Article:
Welcome to Year 3 of Who We Become. Our first year, A Play on Light, was dedicated to the study of light and year two, Framed, focused on composition. This year, as we move beyond the technicals, we will be continuing our self-education and growth as a collective by focusing on the idea of art and artistry. As photographic artists, how do we continue to develop our craft and make work that motivates us and inspires us to keep going? What, to us, makes better art?
While we will be linked by common topics and posting as a group, this journey is partially an individual one, subject to different interpretations and personal goals. However, we remain joined by a common desire to find direction and meaning in our work, and to shoot with intention. We will be trying out new things and giving ourselves permission to fail – and to fail publicly. Even if we don’t find any concrete answers, we believe the exploration itself will be worthwhile.
Our Artistry project will run for 52 weeks, and will be divided up into several sub-topics. For our initial post, we each reflected on our body of work and have selected images that represent our photographic comfort zone, those that we feel most comfortable shooting right now. These images may be favorites or may be on the cutting room floor, but are images that each photographer feels she can capture easily. When we are in our “zone,” all the elements come together in a seamless and intuitive way and the shot happens almost in spite of ourselves.
Comfortable is a wonderful word, evoking feelings of safety and security, and even of confidence and skill. However, if something is comfortable, it is unlikely to be challenging. When we discussed what situations took us out of our comfort zone (shooting strangers and using flash, for example), our conversation took a much deeper turn. We started to examine what intimidates us and look more closely at our more intimate fears – fears of others’ expectations, of how our work will be received on a broader level, of not achieving our vision, of being boring and/or unoriginal, of creating work that is pretty but lacks emotion, of putting our hearts into something and having it rejected – feeling as if we have nothing to say with our photography or that we are failing to convey the things we want to say.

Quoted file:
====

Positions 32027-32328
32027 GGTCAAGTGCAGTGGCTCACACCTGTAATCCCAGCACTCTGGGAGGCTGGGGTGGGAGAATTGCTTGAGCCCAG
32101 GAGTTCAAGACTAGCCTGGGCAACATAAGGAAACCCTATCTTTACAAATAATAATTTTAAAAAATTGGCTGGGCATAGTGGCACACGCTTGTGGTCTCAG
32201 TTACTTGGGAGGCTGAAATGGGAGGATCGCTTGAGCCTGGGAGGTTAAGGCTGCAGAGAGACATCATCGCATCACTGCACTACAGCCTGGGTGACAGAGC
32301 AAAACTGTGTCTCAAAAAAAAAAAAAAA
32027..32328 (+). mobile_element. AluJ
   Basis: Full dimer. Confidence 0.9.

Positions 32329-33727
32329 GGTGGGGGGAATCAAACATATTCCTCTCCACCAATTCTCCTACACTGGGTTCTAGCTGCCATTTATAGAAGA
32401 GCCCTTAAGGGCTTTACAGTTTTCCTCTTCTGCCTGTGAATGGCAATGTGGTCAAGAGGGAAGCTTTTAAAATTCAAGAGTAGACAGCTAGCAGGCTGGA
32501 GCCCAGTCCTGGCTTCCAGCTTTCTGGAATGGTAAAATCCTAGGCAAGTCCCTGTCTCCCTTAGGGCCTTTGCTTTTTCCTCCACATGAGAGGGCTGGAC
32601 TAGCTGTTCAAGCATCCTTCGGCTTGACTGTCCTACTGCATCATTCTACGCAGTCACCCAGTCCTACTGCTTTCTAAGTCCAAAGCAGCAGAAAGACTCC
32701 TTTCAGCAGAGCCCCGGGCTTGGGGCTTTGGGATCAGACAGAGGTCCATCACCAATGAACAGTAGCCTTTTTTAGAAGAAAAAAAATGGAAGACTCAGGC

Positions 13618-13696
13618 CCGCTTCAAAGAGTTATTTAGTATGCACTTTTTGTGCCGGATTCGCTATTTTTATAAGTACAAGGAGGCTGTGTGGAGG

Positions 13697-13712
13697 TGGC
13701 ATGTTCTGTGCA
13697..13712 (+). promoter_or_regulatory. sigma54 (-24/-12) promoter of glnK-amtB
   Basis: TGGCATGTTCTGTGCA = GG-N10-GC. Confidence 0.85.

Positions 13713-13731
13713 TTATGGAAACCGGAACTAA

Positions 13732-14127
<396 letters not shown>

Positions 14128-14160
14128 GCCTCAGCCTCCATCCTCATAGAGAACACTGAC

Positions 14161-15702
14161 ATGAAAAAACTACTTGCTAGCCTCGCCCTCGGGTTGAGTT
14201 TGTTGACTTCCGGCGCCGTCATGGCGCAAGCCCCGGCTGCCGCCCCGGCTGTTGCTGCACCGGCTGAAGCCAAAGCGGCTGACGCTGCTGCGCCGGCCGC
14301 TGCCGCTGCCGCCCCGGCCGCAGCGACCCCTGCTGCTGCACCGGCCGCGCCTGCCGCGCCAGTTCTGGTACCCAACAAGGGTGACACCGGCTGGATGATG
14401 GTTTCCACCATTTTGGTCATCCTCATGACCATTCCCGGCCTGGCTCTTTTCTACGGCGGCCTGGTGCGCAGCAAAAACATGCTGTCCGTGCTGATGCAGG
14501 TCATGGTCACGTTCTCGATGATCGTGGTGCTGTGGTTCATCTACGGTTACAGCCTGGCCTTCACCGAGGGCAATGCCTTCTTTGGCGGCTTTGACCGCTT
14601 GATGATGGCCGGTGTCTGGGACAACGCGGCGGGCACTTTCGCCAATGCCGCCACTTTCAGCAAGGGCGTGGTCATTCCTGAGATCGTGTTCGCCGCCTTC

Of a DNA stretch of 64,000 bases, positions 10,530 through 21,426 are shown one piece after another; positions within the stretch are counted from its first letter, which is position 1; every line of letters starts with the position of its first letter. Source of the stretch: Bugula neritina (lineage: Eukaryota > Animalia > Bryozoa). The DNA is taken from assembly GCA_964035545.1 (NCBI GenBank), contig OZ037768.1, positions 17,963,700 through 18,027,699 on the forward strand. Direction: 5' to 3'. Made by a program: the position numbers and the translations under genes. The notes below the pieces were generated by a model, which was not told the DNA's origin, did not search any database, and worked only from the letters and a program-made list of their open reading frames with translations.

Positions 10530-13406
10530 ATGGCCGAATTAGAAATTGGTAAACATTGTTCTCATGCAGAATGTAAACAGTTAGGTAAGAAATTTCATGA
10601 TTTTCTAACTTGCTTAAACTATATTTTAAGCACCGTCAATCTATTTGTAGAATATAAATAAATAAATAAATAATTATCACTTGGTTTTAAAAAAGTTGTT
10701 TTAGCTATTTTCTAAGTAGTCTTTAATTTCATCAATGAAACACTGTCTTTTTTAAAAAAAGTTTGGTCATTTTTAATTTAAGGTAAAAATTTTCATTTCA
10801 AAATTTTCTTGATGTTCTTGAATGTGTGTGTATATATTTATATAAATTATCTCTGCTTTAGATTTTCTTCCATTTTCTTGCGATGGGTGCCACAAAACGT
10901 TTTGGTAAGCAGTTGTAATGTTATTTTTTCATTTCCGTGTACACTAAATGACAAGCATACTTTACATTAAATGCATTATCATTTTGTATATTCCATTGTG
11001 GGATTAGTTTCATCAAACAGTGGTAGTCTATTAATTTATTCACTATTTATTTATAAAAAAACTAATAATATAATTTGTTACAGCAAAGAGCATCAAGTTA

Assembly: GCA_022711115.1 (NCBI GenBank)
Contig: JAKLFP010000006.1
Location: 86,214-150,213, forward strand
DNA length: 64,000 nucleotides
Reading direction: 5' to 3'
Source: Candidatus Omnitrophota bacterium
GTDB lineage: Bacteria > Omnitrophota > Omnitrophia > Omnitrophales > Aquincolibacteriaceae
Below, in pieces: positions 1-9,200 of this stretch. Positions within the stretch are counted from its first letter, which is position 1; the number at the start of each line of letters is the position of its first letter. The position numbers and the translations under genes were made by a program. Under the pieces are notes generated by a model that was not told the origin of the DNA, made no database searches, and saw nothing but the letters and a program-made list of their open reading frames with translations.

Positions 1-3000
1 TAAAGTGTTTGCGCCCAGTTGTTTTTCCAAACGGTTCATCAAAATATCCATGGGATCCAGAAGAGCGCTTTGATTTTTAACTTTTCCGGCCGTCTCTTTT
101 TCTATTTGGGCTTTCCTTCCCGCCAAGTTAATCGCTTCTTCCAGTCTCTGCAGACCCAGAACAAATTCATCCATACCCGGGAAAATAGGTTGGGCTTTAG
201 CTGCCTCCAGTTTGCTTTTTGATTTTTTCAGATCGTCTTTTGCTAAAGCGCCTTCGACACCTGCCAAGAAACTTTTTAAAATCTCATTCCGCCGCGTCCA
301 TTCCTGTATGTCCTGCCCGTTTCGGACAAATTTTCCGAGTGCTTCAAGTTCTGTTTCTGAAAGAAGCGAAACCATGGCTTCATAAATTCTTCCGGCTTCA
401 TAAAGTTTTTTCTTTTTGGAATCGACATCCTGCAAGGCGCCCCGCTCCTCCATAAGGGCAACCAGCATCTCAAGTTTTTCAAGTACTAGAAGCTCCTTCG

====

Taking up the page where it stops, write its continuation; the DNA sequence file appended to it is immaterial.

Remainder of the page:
But what is the value of our fear and our discomfort? Is it a motivating factor for growth or something to avoid? The fear of not doing something well is a big driver to improve and try new things but if some of our favorite images are ones we feel comfortable taking, then is it enough to simply love what you do and be content?
We see this exercise as the first step in removing any barriers that could prevent us from exploring what we are capable of as artists. Some of the barriers are fear-based. Fear of making and publicly showing poor work is a real one that could easily stop us in our tracks before we even start. Fear of showing more of ourselves to the world is another. We hope that by identifying those fears and getting them out in the open, we will be able to actively work with them, leading to new discoveries about ourselves and our art.